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Cruise missile site, Greenham Common
Cruise missile site, Greenham Common
The War Rooms at Flowers Hill, Bristol
The War Rooms at Flowers Hill, Bristol

Press Release - 07 March 2006

Free public lecture on the legacy of the Cold War

Should we preserve the architectural legacies of the Cold War? Local people can hear about the surviving structures that mark the British landscape and ask whether these should be preserved at a free public lecture at the University of Bath (Wednesday 8 March).

It is now fifteen years since the end of the Cold War and like any conflict it has left its mark on the British landscape. In his talk The Cold War legacy: list it or lose it! archaeologist Bob Clarke will look at the monolithic concrete structures built to protect Britain’s infrastructure from first the A-bomb and, later, the much more powerful Hydrogen Bomb. With walls often two metres thick the monuments appear immovable, but they are fast disappearing from our landscape.

Mr Clarke said: “The spectre of nuclear war and the devastation that would bring spawned a new type of structure – the bunker. These were designed to protect the country’s infrastructure, rather than its population.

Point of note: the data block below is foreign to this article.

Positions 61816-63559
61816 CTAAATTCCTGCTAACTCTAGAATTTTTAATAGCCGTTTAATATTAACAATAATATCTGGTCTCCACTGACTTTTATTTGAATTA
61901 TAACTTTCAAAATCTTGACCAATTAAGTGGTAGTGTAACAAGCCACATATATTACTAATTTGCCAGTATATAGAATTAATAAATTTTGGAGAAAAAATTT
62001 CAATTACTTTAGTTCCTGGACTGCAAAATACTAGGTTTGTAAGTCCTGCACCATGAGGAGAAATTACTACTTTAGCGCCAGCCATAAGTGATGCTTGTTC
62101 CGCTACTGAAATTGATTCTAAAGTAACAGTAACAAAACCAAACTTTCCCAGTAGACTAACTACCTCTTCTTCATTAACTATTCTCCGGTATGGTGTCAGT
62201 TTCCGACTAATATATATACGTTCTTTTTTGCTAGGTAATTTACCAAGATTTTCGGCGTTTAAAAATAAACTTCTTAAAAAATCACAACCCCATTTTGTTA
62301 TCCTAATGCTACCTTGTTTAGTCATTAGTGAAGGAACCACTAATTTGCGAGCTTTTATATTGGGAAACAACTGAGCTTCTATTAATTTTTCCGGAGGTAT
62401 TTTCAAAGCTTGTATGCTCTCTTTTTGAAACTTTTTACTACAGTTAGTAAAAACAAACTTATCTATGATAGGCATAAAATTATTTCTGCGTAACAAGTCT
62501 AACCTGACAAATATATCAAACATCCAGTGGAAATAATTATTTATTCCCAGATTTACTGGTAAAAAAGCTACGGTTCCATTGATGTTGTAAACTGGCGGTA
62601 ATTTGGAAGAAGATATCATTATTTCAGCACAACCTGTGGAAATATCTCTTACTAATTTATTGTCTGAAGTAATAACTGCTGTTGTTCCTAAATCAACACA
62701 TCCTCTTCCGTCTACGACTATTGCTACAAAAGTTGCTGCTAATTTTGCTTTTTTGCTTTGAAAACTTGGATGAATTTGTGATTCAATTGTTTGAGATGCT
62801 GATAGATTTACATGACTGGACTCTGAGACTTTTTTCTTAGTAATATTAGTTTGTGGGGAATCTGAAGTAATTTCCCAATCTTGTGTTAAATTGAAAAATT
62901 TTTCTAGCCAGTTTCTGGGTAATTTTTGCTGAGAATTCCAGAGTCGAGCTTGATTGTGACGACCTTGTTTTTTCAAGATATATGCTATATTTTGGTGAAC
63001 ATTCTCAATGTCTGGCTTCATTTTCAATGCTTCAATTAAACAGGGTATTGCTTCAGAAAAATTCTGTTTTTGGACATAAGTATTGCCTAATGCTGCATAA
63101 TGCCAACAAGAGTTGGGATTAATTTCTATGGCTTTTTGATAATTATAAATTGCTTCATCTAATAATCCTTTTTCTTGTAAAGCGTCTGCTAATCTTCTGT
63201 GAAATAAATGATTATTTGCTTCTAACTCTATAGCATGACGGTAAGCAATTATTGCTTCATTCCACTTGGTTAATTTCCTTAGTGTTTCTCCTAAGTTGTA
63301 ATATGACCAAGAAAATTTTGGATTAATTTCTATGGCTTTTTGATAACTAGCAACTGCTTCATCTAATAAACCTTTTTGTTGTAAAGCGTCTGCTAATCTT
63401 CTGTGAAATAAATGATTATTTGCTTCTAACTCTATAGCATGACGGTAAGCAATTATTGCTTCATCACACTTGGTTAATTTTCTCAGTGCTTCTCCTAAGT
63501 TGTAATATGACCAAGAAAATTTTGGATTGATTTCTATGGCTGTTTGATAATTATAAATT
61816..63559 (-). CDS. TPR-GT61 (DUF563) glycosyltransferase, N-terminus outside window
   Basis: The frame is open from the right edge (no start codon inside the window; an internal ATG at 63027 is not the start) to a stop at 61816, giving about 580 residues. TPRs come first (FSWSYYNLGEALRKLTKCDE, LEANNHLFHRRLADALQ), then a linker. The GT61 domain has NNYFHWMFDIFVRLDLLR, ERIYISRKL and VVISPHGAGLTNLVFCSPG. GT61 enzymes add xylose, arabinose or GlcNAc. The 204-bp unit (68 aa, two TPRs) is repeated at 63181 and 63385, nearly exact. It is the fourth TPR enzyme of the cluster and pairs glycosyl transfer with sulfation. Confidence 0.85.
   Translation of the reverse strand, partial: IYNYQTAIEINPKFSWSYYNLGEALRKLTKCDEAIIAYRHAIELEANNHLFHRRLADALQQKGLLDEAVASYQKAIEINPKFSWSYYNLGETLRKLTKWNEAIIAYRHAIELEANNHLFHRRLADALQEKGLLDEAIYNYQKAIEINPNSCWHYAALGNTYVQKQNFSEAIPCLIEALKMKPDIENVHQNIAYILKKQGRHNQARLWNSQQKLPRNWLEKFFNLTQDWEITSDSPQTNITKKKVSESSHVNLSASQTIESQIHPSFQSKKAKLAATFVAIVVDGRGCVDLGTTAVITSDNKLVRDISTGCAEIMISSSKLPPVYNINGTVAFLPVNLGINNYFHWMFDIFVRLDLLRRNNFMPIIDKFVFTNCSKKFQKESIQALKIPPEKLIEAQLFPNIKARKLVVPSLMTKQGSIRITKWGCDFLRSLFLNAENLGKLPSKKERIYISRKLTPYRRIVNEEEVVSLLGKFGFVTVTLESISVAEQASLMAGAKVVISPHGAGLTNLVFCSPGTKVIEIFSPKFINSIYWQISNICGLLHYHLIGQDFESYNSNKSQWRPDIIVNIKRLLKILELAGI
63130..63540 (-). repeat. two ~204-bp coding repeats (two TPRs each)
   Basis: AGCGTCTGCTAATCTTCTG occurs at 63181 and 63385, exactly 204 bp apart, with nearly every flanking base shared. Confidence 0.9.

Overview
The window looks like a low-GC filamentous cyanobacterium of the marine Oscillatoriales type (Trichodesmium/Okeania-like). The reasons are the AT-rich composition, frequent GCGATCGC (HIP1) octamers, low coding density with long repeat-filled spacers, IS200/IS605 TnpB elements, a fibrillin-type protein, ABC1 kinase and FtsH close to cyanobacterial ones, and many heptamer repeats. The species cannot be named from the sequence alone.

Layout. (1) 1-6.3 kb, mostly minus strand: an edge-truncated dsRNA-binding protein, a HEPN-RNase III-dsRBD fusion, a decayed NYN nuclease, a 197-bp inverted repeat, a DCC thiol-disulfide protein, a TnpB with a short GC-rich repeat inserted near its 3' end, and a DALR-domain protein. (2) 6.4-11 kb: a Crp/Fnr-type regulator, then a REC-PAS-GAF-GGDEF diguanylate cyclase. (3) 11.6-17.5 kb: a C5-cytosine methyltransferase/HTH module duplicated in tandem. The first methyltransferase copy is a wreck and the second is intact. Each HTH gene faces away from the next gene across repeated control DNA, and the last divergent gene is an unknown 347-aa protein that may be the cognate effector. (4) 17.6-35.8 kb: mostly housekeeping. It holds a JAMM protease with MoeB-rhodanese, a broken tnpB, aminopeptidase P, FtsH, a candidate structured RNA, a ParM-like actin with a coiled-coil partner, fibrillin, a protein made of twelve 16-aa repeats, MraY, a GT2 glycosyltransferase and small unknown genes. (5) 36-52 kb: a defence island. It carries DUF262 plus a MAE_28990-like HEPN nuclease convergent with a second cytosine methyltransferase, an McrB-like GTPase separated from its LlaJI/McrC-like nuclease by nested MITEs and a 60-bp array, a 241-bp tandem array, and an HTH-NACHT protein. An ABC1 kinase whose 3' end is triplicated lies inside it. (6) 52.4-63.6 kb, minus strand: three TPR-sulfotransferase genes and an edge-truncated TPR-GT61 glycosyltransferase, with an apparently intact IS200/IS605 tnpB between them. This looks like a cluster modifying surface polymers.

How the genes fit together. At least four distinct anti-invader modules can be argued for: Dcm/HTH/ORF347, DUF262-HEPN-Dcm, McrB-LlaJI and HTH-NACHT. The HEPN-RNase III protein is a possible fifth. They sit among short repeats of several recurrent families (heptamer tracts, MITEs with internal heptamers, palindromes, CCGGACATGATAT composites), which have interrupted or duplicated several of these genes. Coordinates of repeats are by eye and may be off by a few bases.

“Although they form part of our history, not many of these archaeological sites have avoided demolition. This lecture looks at the threat to their existence.”

Mr Clarke, QinetiQ archaeologist at MOD Boscombe Down, has just completed his first book on the Cold War and is custodian of several nationally important Cold War sites. He has also published a number of papers on wider archaeological subjects.

Admission is free, and people can just turn up on the evening. Free parking available in the West Car Park. All lectures run from 5.15pm until 6.15pm in the lecture hall 8 West 1.1 on the Claverton campus.


The University of Bath is one of the UK's leading universities, with an international reputation for quality research and teaching. View a full list of the University's press releases: http://www.bath.ac.uk/news/

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